WPPJ receives status update on 2016 flooding reimbursement
As Webster Parish residents may know, many roads across the parish remain damaged from the heavy flooding event of 2016. In many cases, repairs remain stalled because the Federal Emergency Management Agency (FEMA) has yet to send expected relief funds.
Prior to its regular meeting Tuesday morning, the Webster Parish Police Jury held a road committee meeting that lasted almost an hour. The majority of that time was spent fielding a status update on applications for FEMA reimbursement.
Steve Brice, a representative of CB&I, provided the jury with a rough timetable for the many parts of the ongoing process. CB&I is the company serving as a go-between for the parish and FEMA, and Brice has worked on Webster Parish’s case for ten months.
“Where we are right now, we have eight projects, divided out into what FEMA calls Project Worksheets,” he said. “So there’s eight different potential grants for your roads. Right now, for those eight projects, we’re looking at an estimated total cost of between $1.65 and $1.9 million.”
This cost estimate includes repair work already completed by the parish as well as future work that still needs to be done. According to Brice, If FEMA approves this cost estimate, they will reimburse 75 percent of that total. CB&I is also in the process of working for a Community Development Block Grant for the parish that could cover the remaining 25 percent.
“I expect, and I’m optimistic, that you could get obligations from FEMA and funding in your accounts between October and the end of the year,” Brice said. “…I never have believed that you’re ever going to get back 100 percent of everything. I’ve never seen it, even with Katrina.”
Brice said one Project Worksheet has already been sent to FEMA, and FEMA has returned it along with a request for more information. Additionally, a second Project Worksheet will be sent to FEMA today.
“Those two projects represent $225,000 of work completed that, once obligated by FEMA, will come back to the parish quickly,” he said. “At that point, our best estimate right now is that every two weeks we will have another project submitted to FEMA.”
Brice said CB&I should have all the documentation for each Project Worksheet sent to FEMA by the end of June.
Much of the delay on receiving reimbursement is caused by FEMA contesting the parish’s estimates or even denying that certain projects qualify in the first place. For example, the parish must provide proof that each area of damage was caused by a storm and that any completed repair work did not improve the road beyond pre-storm conditions.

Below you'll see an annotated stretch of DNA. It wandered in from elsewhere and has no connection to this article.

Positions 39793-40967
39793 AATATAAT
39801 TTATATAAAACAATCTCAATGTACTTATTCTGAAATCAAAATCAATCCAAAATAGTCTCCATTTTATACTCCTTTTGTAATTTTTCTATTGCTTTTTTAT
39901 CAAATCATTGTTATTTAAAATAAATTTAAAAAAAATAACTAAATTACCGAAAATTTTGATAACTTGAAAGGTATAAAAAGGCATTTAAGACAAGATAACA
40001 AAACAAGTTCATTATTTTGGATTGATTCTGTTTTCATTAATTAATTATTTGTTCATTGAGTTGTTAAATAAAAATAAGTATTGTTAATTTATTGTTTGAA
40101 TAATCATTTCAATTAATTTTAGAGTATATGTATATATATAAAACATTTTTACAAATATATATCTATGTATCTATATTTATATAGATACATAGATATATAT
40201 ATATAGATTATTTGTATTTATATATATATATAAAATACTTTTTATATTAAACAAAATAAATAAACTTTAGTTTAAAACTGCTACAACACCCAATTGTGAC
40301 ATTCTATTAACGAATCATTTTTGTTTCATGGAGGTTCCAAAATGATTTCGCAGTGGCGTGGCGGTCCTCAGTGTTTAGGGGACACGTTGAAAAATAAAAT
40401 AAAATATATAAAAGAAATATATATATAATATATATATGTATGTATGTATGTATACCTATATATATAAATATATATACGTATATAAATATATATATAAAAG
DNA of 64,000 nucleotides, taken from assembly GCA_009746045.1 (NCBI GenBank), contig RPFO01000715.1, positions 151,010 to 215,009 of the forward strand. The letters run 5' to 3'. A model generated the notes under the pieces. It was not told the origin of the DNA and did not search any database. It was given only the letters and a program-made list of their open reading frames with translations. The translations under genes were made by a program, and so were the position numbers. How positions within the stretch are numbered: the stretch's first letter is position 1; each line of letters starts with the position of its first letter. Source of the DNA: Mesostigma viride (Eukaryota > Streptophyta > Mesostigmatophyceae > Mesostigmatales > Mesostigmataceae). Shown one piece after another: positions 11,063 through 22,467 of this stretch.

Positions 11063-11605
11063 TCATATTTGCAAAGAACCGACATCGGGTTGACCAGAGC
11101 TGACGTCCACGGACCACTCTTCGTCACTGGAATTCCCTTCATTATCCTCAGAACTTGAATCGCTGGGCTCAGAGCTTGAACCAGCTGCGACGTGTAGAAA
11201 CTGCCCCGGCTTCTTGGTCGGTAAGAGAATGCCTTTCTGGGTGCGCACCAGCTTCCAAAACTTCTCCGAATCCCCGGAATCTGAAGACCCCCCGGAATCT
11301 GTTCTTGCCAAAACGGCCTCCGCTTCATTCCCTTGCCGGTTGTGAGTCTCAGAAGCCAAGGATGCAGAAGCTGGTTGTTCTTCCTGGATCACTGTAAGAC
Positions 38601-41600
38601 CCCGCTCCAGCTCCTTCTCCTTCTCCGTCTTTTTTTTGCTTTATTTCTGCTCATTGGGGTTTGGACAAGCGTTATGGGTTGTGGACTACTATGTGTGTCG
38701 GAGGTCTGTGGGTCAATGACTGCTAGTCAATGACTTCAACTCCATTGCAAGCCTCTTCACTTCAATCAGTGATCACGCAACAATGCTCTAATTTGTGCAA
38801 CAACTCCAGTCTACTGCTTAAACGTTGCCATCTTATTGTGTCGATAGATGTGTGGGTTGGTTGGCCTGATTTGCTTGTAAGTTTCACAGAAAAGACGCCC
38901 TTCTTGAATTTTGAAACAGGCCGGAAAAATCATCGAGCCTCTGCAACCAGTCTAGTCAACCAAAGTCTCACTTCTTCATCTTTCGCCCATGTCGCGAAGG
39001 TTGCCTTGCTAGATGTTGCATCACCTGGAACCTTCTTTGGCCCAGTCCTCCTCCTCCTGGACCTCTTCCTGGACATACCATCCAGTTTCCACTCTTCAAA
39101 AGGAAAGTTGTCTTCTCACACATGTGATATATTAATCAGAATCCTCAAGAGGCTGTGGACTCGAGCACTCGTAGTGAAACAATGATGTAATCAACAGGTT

“What we’ve requested and what FEMA has acknowledged is not going to agree,” Brice said. “I’ve just never seen it happen. So the decision will have to come from the parish: do we design [repairs] to what FEMA has agreed upon, which is a slippery slope, or do we do the work we think needs to be done, submit more documentation, and ask them to reconsider?”
Even after a reconsidered decision, Brice said FEMA is unlikely to meet the parish’s full request.
“At that point, you will have to decide whether you want to fight them, which is timely and costly, or accept their decision,” he said.
Several jurors questioned Brice about smaller areas of damage, such as washed-out culvert tops, and whether the parish could repair those in the meantime without jeopardizing the chance of reimbursement.
“We got a bunch of spots with culverts that we’re going to fix whether FEMA pays for them or not,” said Dustin Moseley, juror for district 12. “But we haven’t fixed them because we’ve been told that if we did, we definitely wouldn’t get paid.”
Brice reassured the jury that this was true in the past, but in the “current environment,” completing work on such projects would have no bearing on FEMA’s decision of whether or not to reimburse. Still, the parish would be making these repairs at its own financial risk.
A group of 12 damage sites that the jury has identified as a priority are currently out for bid to contractors. These bids are scheduled to come back April 10. With this date in mind, Police Jury President Jim Bonsall suggested the jury wait to hear Brice’s suggestions later this month before deciding to take the risk of repairing damaged culvert tops across the parish.
“After those bids come in, Steve is going to go over them and give us some recommendations about what he thinks, and then we need to meet to decide what we’re going to do about this,” Bonsall said. “And I think that’s a good path.
There may be some of these culverts that we go on and do after that. We’ll see.”
Throughout the meeting, Road Committee Chairman Steve Ramsey expressed incredulity at the amount of delays in acquiring FEMA compensation. Parish Attorney Patrick Jackson said Ramsey’s response is an intentional part of FEMA’s system.
“I believe the frustration you’re experiencing right now is designed into the process,” Jackson said. “Because they’d really love for us to just go ahead and fix it all ourselves.”